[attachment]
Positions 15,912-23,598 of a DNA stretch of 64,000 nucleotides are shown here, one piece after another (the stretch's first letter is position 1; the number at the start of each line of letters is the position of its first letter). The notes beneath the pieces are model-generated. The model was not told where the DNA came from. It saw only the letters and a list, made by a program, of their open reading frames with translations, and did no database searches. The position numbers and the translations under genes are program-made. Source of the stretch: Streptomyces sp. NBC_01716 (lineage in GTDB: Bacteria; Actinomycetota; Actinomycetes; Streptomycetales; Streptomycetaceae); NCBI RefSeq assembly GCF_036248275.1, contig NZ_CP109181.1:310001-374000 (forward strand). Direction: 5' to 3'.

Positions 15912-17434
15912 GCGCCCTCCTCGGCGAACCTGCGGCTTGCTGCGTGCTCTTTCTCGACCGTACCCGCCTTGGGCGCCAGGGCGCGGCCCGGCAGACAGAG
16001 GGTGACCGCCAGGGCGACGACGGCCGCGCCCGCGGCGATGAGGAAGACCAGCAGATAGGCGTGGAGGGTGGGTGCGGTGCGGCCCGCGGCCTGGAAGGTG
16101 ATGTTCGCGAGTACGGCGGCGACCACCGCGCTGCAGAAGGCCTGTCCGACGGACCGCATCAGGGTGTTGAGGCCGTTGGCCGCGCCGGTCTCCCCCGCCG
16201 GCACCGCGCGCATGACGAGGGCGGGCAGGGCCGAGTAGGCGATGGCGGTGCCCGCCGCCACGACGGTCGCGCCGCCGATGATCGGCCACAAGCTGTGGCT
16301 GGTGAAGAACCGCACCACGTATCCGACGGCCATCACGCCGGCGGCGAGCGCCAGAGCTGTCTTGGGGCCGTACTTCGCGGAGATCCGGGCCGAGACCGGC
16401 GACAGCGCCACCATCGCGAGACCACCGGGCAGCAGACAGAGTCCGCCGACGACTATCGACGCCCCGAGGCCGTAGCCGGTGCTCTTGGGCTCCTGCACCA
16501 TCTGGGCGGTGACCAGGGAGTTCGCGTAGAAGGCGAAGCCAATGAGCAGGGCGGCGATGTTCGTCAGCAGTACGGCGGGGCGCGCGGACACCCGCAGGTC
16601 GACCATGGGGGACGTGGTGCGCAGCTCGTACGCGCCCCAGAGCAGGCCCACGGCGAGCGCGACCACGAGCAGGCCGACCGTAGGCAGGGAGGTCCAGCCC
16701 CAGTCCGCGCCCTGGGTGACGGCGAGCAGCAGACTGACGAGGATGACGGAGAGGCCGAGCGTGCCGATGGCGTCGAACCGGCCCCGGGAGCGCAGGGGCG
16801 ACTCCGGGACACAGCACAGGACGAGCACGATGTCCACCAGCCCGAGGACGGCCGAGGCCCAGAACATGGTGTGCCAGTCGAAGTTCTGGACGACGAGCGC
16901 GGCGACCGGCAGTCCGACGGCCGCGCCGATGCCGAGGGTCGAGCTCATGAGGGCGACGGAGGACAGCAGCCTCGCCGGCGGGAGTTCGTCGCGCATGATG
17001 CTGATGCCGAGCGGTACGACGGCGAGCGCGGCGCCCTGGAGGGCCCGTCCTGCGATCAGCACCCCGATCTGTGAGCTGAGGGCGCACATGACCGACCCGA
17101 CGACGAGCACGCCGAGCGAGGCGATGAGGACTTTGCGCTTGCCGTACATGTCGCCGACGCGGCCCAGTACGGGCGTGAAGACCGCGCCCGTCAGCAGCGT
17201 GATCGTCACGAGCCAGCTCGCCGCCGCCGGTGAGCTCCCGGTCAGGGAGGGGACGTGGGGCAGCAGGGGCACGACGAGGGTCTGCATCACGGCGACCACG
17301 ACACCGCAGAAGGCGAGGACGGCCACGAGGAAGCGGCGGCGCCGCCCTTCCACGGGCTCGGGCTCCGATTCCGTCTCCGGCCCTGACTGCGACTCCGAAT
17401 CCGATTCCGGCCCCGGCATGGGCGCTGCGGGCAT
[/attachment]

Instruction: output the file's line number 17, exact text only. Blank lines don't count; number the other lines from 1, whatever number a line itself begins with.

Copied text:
17301 ACACCGCAGAAGGCGAGGACGGCCACGAGGAAGCGGCGGCGCCGCCCTTCCACGGGCTCGGGCTCCGATTCCGTCTCCGGCCCTGACTGCGACTCCGAAT